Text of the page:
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Shift lower can be attributed to food prices rising nearly 4% over last 12 months.
November 25, 2020
For every dollar Americans spend on their Thanksgiving dinner this year, farmers and ranchers will earn approximately 11.9 cents, according to the National Farmers Union (NFU). This marks a slight decline from 2019, when farmers claimed 12.15 cents of the Thanksgiving food dollar.
Although farmers’ increasingly smaller share of food expenditures could be blamed on dropping commodity prices in years past, that isn’t the case this Thanksgiving; after cratering at the start of the COVID-19 pandemic, prices for many agricultural products have mostly recovered. Instead, the shift can be attributed to higher grocery bills. In the last 12 months, food prices have risen nearly 4%, far outpacing the 1.4% rate of overall inflation.
Even though consumers are paying 4% more for food, almost none of that is being passed on to farmers and ranchers. NFU said it is being captured by the processors, packers, distributors and retailers in between.
“Nowhere has this been more evident than the meat sector; retail beef prices have increased more than 10% over the last 12 months, but ranchers are earning essentially the same amount for cattle as they were a year ago,” NFU noted.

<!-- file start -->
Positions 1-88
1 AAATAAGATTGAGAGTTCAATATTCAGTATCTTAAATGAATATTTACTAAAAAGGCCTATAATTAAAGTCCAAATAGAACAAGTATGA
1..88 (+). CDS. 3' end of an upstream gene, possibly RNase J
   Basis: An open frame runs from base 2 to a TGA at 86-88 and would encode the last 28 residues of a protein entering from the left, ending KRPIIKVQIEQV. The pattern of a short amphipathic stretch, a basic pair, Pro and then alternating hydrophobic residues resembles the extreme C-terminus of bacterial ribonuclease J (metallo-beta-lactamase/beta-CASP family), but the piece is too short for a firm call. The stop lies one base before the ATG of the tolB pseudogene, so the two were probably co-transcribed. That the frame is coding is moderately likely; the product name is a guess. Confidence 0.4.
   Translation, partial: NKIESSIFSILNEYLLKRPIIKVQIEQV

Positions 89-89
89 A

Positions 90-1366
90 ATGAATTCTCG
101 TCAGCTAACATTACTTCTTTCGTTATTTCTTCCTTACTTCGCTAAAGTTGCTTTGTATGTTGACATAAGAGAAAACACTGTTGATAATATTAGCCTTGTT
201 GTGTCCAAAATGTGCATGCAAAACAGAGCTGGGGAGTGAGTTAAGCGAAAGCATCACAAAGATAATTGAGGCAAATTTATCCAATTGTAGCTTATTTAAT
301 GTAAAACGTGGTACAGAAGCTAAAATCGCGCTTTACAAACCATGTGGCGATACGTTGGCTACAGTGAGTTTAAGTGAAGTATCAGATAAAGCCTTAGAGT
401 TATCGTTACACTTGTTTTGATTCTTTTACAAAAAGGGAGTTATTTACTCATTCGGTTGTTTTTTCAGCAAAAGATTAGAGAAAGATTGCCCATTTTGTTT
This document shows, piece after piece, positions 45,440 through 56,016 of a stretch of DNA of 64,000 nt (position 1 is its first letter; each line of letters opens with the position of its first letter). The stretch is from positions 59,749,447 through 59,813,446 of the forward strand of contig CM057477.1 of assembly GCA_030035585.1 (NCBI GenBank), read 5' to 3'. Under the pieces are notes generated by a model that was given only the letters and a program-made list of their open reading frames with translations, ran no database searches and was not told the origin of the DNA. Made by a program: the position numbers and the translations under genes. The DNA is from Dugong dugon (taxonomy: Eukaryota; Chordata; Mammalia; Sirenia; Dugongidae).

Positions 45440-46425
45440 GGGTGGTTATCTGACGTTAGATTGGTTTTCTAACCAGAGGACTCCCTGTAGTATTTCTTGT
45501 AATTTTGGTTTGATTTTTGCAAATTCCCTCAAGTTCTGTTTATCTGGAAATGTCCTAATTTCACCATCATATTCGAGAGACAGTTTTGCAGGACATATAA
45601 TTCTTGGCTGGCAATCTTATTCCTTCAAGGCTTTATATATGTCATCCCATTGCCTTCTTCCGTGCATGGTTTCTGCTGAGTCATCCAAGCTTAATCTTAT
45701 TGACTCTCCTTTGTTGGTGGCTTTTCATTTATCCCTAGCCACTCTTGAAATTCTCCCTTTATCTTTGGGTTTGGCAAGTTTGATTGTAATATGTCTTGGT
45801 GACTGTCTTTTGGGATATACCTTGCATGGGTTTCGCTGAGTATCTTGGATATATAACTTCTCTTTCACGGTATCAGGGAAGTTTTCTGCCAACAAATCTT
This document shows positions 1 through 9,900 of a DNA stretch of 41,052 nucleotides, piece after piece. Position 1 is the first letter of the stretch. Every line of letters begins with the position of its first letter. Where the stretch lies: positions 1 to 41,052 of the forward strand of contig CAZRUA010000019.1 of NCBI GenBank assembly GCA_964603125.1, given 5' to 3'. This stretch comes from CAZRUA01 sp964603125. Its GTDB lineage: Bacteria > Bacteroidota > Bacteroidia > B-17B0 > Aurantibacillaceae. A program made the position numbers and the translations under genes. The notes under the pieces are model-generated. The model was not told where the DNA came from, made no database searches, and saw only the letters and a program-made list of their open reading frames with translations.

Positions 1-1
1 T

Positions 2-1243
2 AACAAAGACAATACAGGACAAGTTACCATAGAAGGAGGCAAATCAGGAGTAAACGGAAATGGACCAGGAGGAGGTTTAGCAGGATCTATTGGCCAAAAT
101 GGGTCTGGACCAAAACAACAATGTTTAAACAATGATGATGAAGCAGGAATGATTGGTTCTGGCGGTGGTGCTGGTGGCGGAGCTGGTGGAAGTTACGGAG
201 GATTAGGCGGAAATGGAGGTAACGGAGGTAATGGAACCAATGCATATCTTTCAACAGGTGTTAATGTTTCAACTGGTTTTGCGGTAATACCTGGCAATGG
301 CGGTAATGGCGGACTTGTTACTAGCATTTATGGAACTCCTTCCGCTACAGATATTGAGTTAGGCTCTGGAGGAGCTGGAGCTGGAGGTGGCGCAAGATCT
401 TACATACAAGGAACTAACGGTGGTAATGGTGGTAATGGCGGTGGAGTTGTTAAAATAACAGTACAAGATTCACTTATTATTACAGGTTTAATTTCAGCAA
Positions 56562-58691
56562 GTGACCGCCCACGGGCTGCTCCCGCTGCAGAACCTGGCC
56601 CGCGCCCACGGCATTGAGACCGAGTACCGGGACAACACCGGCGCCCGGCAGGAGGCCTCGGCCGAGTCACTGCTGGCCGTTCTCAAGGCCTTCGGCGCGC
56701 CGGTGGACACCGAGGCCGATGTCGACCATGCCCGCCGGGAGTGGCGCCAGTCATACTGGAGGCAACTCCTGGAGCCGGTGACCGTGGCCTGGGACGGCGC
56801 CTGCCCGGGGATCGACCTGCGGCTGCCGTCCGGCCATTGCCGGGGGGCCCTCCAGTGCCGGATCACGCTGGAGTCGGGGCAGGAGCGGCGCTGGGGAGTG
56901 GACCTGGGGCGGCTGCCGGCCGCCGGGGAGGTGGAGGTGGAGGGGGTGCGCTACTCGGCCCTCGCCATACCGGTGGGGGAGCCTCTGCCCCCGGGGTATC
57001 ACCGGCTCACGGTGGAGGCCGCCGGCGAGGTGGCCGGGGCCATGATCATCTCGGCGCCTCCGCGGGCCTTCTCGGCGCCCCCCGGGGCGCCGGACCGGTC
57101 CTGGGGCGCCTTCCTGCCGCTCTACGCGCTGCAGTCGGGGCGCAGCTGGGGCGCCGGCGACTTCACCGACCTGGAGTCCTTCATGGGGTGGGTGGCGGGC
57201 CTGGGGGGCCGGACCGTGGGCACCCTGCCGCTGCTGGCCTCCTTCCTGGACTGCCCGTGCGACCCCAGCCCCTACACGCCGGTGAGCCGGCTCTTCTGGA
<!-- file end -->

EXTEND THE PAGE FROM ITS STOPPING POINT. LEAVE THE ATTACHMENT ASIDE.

The organization believes the disparity is due largely to the market power held by the largest beef packers.
NFU said the rise in food prices couldn’t come at a worse time for American families, who are experiencing elevated rates of unemployment and food insecurity as a result of the COVID-19 pandemic.
“Ordinarily, Thanksgiving is a time to gather with our loved ones and enjoy a big meal, but for many Americans, the typical, food-filled get-together won’t be possible, and not just because of public health concerns,” NFU president Rob Larew said. “With millions out of work and no additional government support in sight, the cost of traditional holiday foods may simply be out of reach for some families.”
NFU said it has been pushing legislators to expand the nutrition safety net in order to offset an abrupt rise in food insecurity due to the pandemic. Congress took some steps in that direction with passage of the Coronavirus Aid, Relief & Economic Security (CARES) Act in March, which added $15.5 billion to the Supplemental Nutrition Assistance Program (SNAP) in order to accommodate more participants and facilitated the redistribution of surplus food from farmers to food banks. In the subsequent eight months, however, most of the CARES Act funding has been spent, and there has been little progress towards securing additional support for nutrition assistance programs.
“As [COVID-19] cases continue to rise across the country and safety measures are put in place, it’s clear that we have a long way to go with economic recovery,” Larew said. “In the meantime, it is a moral imperative that we ensure every single American has access to the food they need. By far the most cost-effective and efficient way legislators can achieve that is by expanding SNAP benefits.”
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